• How is your organisation represented on third party websites? Do a search and see where you can improve your profiles and online representations.
  • Allow plenty of opportunities for members, interested stakeholders, volunteers and employees to give you regular feedback.
  • Set up alerts to monitor the internet for organisational content so you can keep on top of who might be saying what.

Once you understand how your NFP is seen, you can then make steps to direct the chatter. Be proactive with your efforts so you can ensure your organisation can fulfill its mission and ultimately increase support and contributions from others.

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We see it time and time again. Costly PR campaigns are created and fail to gain an emotional connection with their viewers.

If you want to increase your donor funds and gain more supporters, it is imperative you tell a story that connects with your readers. Simple facts, while interesting, are just not good enough for today’s modern donors.

It doesn’t matter which way you turn; you will be undoubtedly bombarded with marketing. Magazine ads, newspaper ads, billboards, bus station advertising, television advertising, radio advertising – all of these ads are fighting for your attention. Which campaigns are you likely to remember? The one that tells a story – the one that has something to say – the one that isn’t trying to sell you a product but rather an experience.

Using storytelling to represent your brand allows your audience to see behind the scenes. It takes them past the desks of the marketers and into the lives of the volunteers making a real difference in society. You can be more than just a name or a brand – you can show your human side to draw them in and elicit an emotion. This is a wonderful way to gain customer loyalty, especially in the long term. Your audience is after an authentic story that resonates with them – they want to be part of an organisation that really makes a difference.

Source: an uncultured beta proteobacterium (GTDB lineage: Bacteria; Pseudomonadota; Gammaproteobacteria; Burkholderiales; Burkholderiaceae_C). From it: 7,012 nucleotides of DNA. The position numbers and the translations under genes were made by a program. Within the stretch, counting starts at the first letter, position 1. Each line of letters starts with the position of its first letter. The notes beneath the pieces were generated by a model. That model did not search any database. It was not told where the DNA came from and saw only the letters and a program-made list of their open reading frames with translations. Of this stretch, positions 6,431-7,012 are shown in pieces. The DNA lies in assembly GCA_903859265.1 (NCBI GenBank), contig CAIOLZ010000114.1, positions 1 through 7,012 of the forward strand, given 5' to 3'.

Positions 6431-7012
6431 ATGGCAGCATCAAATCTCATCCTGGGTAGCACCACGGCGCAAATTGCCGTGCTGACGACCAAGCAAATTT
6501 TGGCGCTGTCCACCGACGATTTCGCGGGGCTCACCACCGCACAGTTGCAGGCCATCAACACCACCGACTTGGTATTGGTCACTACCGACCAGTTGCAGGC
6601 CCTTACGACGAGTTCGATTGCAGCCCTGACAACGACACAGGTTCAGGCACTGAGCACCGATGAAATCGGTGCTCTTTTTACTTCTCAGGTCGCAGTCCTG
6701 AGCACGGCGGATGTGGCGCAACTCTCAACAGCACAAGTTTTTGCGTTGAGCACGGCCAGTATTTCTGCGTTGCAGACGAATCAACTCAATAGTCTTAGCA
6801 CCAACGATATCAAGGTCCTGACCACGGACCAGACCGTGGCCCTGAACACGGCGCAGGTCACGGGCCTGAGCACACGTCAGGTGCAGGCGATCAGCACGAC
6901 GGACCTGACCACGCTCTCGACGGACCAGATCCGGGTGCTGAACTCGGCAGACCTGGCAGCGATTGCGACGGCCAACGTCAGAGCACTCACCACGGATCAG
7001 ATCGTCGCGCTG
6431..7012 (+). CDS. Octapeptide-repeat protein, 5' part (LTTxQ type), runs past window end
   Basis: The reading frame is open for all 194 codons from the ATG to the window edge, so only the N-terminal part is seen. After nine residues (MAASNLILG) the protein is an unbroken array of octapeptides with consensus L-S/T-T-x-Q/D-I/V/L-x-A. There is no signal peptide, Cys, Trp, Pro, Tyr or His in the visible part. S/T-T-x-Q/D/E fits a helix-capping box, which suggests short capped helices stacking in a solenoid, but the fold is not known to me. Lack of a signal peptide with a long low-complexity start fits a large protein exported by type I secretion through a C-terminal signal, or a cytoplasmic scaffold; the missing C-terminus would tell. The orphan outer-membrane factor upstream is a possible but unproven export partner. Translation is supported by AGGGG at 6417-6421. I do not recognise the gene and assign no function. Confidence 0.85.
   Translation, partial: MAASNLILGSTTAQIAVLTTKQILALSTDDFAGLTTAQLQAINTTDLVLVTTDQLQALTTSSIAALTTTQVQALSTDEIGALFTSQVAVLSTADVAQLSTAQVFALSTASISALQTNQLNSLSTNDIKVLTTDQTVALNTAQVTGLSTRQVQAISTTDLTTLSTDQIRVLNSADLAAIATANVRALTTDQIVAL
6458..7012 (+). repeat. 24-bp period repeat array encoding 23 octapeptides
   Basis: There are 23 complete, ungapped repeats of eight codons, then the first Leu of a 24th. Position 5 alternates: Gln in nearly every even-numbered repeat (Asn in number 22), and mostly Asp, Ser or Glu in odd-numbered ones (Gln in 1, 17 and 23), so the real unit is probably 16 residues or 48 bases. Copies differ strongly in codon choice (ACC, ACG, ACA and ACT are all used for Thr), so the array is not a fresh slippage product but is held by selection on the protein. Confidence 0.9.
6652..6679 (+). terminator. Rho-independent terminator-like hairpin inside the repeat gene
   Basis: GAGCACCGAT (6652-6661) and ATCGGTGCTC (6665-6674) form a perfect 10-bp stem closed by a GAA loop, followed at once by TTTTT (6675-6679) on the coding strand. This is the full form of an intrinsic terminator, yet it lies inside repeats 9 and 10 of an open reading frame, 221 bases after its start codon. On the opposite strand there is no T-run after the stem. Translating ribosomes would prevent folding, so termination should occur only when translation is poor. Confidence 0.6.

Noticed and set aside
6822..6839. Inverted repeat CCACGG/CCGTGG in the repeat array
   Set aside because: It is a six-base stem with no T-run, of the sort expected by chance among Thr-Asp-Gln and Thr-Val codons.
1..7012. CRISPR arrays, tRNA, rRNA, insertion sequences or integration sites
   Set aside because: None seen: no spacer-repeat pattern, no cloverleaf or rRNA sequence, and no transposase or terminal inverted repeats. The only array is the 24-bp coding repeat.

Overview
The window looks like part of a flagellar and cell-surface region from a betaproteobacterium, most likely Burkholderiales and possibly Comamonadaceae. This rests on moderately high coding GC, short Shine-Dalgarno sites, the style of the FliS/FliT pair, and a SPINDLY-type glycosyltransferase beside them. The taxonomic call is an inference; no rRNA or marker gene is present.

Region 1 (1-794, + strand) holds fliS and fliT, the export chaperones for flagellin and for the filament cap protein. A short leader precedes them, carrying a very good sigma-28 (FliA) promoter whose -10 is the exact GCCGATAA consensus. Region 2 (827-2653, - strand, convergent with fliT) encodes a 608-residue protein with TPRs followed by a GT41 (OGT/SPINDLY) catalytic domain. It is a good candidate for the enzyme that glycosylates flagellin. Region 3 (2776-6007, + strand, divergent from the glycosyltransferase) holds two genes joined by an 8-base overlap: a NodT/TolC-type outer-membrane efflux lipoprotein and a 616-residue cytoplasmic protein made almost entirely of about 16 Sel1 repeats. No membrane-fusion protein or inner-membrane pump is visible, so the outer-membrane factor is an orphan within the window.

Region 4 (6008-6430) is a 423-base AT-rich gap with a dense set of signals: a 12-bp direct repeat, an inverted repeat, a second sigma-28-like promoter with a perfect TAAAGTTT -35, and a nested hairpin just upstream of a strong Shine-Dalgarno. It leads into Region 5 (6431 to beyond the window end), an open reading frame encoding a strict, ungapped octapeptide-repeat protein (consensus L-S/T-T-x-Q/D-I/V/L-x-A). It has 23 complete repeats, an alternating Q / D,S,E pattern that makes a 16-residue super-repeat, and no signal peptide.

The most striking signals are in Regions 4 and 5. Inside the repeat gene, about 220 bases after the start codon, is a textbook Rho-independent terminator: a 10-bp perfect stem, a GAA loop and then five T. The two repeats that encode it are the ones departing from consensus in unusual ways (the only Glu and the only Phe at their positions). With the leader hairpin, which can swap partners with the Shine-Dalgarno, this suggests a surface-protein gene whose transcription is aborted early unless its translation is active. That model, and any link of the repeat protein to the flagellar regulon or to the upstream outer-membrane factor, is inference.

As you define your brand through clever storytelling, you can also give it a personality. This personality should, of course, be representative of your overall mission and values. It is through your storytelling that you can develop and build on a relationship with your target audience. Those that feel a bond with your brand will not only give; they will in all likelihood be wonderful advocates for your NFP and share your information with friends and family.

Stories also stick in our memories the most. Remember all those fairy tales and nursery rhymes with moral messages at the end? Of course you do – stories stay with us, over and above everything else.

So go out there and tell your story. Creativity above everything else is a must in your next PR or marketing campaign. The power of words can be truly magical.